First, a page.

Self-harm is a very real, very serious risk for adolescents all across the country. Every year, 1 in 5 females and 1 in 7 males engage in self-harm behavior, many of whom are teenagers. In fact, researchers have found that 90 percent of people who self-harm begin during their teen years – or even younger.
What Is Self-Injury Disorder?
Self-harm – also known as self-injury – is an unhealthy coping mechanism that involves hurting oneself on purpose.
Although many people believe self-harm only involves cutting, self-harm comes in many forms.
Examples of self-harm include (but are not limited to):
- Picking at wounds
- Pulling out hair
- Tugging at skin
Self-harm itself is not a mental illness, but may be indicative of poor coping mechanisms or a serious mental problem. Mental illnesses associated with self-harm include borderline personality disorder, depression, eating disorders, anxiety and PTSD.
What Causes Self Injury?
People participate in self-injury for a variety of reasons. Some people do it in an attempt to “punish” themselves for perceived wrongdoing, whereas others may do it to relieve negative emotions such as anger, frustration or pain. Self-injury releases the body’s natural painkillers, or endorphins, which can elevate mood and cause individuals to become addicted to injuring themselves.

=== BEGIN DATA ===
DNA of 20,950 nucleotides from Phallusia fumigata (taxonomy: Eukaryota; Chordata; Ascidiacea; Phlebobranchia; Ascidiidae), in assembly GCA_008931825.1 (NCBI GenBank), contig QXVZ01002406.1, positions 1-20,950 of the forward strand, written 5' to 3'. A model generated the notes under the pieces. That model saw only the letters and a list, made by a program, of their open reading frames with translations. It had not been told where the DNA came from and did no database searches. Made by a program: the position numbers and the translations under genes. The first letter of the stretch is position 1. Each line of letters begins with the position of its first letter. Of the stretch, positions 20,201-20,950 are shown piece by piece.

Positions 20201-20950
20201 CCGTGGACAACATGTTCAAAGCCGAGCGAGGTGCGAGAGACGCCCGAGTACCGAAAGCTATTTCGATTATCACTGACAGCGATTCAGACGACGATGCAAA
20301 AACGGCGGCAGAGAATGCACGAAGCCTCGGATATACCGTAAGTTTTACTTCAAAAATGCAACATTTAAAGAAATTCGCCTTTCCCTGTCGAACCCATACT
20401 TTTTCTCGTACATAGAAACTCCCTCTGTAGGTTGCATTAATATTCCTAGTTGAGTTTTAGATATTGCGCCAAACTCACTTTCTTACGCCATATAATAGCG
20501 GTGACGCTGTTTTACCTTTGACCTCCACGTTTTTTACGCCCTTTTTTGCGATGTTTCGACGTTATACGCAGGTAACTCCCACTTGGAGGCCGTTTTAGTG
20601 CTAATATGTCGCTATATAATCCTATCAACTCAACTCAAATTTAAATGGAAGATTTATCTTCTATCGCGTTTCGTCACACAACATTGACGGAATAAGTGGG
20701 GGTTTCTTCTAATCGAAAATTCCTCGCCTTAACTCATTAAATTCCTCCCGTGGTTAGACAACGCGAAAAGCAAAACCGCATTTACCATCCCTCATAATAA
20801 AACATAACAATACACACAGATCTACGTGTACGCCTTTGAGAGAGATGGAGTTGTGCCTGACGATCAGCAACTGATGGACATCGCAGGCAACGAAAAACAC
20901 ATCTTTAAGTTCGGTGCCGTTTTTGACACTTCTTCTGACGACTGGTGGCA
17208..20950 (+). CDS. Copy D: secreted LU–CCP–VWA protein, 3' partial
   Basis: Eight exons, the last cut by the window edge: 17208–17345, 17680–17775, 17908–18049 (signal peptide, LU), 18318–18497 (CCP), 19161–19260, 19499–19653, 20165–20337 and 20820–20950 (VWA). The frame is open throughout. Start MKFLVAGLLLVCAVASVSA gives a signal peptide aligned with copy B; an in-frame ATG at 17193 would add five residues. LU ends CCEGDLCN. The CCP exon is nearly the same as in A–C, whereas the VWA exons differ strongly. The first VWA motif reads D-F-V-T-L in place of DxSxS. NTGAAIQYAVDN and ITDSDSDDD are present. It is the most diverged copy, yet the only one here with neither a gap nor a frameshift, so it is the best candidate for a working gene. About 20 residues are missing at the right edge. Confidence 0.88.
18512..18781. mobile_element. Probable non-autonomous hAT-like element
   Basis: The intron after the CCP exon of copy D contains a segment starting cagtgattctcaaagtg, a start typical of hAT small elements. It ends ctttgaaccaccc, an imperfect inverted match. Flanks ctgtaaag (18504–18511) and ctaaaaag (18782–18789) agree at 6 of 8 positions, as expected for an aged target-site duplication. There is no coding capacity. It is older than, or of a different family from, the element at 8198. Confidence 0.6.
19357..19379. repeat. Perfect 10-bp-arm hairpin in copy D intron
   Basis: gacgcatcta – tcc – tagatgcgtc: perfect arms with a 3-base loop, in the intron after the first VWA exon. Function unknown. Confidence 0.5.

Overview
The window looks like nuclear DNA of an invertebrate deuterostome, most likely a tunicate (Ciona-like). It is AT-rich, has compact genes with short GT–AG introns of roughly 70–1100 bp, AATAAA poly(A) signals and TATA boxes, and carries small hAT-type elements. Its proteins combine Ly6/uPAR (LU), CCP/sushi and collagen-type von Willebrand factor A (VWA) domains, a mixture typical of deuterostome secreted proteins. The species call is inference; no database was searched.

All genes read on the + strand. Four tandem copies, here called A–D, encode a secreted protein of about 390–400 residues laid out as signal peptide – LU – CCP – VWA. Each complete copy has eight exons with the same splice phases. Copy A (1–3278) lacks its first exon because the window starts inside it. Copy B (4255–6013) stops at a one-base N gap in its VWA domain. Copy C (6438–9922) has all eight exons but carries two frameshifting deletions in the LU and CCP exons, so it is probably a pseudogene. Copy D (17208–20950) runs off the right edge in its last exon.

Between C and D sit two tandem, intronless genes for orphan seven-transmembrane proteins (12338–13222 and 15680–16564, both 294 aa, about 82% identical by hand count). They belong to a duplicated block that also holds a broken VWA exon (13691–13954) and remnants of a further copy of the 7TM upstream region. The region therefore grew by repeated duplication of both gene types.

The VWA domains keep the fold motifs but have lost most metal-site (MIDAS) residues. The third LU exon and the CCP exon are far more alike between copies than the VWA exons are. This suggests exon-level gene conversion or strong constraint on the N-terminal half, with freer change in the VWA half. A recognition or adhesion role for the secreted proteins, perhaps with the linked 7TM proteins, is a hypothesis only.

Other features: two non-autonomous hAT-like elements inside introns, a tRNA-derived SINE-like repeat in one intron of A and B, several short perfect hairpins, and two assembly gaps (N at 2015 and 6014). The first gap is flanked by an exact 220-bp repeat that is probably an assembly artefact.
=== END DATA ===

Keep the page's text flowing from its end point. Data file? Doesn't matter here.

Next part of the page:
People who are at the greatest risk of engaging in self-injury are those with a history of trauma, neglect or abuse. Other people may self-harm because they’re dealing with untreated or undertreated mental illness. People who use drugs are also at a greater risk of engaging in self-injury in part because drugs inhibit self-control.
A common misconception is that adolescents self-harm just to receive attention. This is not true. In fact, the majority of individuals who engage in self-harm behavior hide it from other people out of shame. Those who do self-harm for “attention” are often trying to get the adults in their lives to recognize that they are in mental turmoil and require treatment.